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The FCC's Republican Member The FCC's Republican Member

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The FCC's Republican Member

Ajit Pai wants an agency as nimble as the industry it oversees

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Ajit Pai, left, is the only Republican commissioner remaining on the FCC. (YouTube/Hudson Institute)

Ajit Pai is the sole remaining Republican on the Federal Communications Commission. Appointed by President Obama to fill a GOP-designated seat, he spends his days promoting business competition and trying to develop new rules for a new era of broadband technology and has encouraaged the commission to be more nimble in its response to changing technologies. In his first speech after being named to the panel in 2012, he spoke of the need for the agency to be more fleet footed and "act with the same alacrity as the industry we oversee."

Among his current concerns is  agency’s spectrum incentive auction scheduled for 2014, which aims to encourage TV broadcasters to sell their rights to portions of the airwaves and transfer them to wireless carriers. While the overall framework is in place, the auction’s precise rules have yet to be hammered out. Setting a limit on how much spectrum major carriers can acquire, for instance, is something Pai opposes.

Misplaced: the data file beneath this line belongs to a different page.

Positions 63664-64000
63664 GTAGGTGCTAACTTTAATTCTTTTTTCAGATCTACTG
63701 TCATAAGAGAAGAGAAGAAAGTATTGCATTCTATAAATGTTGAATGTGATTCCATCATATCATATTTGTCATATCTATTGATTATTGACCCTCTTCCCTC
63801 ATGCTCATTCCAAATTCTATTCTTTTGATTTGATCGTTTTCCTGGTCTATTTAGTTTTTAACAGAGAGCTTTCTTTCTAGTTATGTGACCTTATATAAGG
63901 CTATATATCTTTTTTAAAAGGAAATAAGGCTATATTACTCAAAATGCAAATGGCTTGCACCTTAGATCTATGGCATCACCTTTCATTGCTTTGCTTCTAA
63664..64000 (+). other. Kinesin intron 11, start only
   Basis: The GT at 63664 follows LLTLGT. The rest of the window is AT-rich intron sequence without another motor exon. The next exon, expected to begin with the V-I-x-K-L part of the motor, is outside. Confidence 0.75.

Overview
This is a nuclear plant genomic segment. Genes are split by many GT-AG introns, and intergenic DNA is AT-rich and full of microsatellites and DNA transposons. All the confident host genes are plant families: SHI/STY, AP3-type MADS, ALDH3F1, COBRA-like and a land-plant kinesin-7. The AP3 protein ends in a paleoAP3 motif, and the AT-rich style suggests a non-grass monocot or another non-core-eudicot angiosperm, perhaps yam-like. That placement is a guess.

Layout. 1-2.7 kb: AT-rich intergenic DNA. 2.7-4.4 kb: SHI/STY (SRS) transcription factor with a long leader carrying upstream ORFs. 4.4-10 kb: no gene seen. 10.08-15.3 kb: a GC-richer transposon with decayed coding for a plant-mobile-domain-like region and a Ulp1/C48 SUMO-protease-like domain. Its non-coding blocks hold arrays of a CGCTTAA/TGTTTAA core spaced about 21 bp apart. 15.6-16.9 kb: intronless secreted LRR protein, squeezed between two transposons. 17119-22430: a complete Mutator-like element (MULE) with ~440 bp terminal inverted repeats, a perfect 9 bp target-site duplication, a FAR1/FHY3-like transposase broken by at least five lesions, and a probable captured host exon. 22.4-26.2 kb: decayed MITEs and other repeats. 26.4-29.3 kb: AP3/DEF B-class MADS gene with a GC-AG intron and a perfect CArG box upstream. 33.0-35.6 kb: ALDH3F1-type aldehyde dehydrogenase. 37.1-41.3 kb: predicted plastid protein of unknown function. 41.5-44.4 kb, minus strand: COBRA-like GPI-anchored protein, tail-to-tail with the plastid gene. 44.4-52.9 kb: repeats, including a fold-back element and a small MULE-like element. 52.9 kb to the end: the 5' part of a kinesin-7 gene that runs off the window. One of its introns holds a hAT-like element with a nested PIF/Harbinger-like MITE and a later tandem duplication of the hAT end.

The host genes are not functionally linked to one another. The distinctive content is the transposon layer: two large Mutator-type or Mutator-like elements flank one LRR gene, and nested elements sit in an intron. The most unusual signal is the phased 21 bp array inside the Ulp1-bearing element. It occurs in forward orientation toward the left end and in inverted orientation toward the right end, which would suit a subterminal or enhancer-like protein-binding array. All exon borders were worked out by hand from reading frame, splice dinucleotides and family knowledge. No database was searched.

Before being confirmed as commissioner in May 2012, Pai was a partner at Jenner & Block LLP. Prior to that, he spent four years in the general counsel’s office at the FCC and as associate general counsel at Verizon. He earned his J.D. from the University of Chicago in 1997 and his B.A. from Harvard in 1994.

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